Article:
Decades ago, policy makers looked at the healthcare system and found what they believed was a big problem: the fee-for-service system invited more healthcare, but not necessarily better healthcare.
That system, which is the primary method of paying physicians who deal with Medicaid or Medicare patients, essentially awards healthcare providers for the volume of work they do. But it does not provide an incentive to achieve positive health outcomes for patients.
This is why – especially in the first decade of the 21st century – healthcare systems began putting physician incentive plans to work, trying to encourage physicians to meet agreed-upon performance measures.
There are a lot of different approaches to the plan.
How PIP Works
Physician incentive plans can work in many different ways. However, doctors or practices are typically awarded financial bonuses in four areas:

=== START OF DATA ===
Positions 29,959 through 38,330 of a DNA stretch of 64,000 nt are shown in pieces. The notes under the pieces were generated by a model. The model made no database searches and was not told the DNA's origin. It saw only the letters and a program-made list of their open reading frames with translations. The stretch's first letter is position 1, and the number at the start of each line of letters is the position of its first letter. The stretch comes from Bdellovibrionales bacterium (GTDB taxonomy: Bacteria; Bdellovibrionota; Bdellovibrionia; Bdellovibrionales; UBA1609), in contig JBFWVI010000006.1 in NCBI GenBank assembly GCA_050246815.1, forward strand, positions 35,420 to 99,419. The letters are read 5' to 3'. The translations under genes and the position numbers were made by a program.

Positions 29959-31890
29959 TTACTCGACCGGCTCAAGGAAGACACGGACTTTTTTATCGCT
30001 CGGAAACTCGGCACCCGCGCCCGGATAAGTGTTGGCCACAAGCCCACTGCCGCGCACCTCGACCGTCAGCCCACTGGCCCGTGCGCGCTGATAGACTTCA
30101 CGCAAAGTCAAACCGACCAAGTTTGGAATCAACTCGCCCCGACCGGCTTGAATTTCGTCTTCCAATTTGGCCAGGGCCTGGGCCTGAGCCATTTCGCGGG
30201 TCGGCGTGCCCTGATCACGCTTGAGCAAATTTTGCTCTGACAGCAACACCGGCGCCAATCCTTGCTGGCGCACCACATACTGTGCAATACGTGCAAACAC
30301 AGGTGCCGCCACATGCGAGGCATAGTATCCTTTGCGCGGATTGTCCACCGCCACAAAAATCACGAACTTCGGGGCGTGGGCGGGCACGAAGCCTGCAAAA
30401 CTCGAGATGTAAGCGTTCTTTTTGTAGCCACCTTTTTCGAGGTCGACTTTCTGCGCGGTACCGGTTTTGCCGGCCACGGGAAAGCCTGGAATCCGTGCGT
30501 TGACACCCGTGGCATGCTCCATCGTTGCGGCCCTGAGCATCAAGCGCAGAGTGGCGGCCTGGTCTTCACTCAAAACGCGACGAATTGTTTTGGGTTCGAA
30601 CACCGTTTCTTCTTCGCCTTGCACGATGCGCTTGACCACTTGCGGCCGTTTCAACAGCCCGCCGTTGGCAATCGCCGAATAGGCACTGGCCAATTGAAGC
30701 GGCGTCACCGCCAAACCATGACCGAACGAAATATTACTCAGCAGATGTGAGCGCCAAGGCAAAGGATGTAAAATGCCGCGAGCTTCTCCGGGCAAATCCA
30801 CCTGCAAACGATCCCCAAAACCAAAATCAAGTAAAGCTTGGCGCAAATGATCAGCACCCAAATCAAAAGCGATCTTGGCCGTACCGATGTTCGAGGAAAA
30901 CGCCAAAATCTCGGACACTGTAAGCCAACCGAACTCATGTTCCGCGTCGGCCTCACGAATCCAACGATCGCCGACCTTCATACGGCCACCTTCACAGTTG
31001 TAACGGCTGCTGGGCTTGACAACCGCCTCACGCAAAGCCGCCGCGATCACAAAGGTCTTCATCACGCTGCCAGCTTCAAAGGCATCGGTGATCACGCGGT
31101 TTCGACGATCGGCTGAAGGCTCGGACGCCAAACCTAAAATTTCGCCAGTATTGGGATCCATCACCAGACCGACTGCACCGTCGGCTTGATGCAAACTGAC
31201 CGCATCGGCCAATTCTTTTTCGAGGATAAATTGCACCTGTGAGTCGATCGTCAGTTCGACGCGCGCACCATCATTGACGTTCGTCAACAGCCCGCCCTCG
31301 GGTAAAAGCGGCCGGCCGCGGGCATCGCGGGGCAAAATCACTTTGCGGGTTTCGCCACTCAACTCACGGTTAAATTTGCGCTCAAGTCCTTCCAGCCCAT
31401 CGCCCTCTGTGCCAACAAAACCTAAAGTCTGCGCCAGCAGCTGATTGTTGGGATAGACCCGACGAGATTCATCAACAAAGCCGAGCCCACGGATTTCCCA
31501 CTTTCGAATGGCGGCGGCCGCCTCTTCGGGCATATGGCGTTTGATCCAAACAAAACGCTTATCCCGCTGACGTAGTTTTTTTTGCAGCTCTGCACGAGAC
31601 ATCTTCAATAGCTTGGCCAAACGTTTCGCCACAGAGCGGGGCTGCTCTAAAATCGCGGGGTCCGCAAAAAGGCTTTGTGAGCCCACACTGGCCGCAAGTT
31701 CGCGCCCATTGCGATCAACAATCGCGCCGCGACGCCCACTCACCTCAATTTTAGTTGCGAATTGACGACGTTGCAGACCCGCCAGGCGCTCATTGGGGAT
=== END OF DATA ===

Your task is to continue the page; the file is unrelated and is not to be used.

Processes. Certain activities generally result in good health outcomes for patients, including counseling them against smoking or giving them information on battling high blood pressure.
Outcomes. This area involves how specific healthcare can affect patients. This can be one of the more tricky areas in physician incentive plans. For example, are doctors completely responsible for the level of hemoglobin A1c in diabetic patients? Can doctors be held responsible if they counsel a patient in all manner of good habits, but then the patient goes out and engages in risky health behavior?
Patient experience. If this is included in a PIP plan, it involves asking patients about their satisfaction with their treatment and perception of how well their car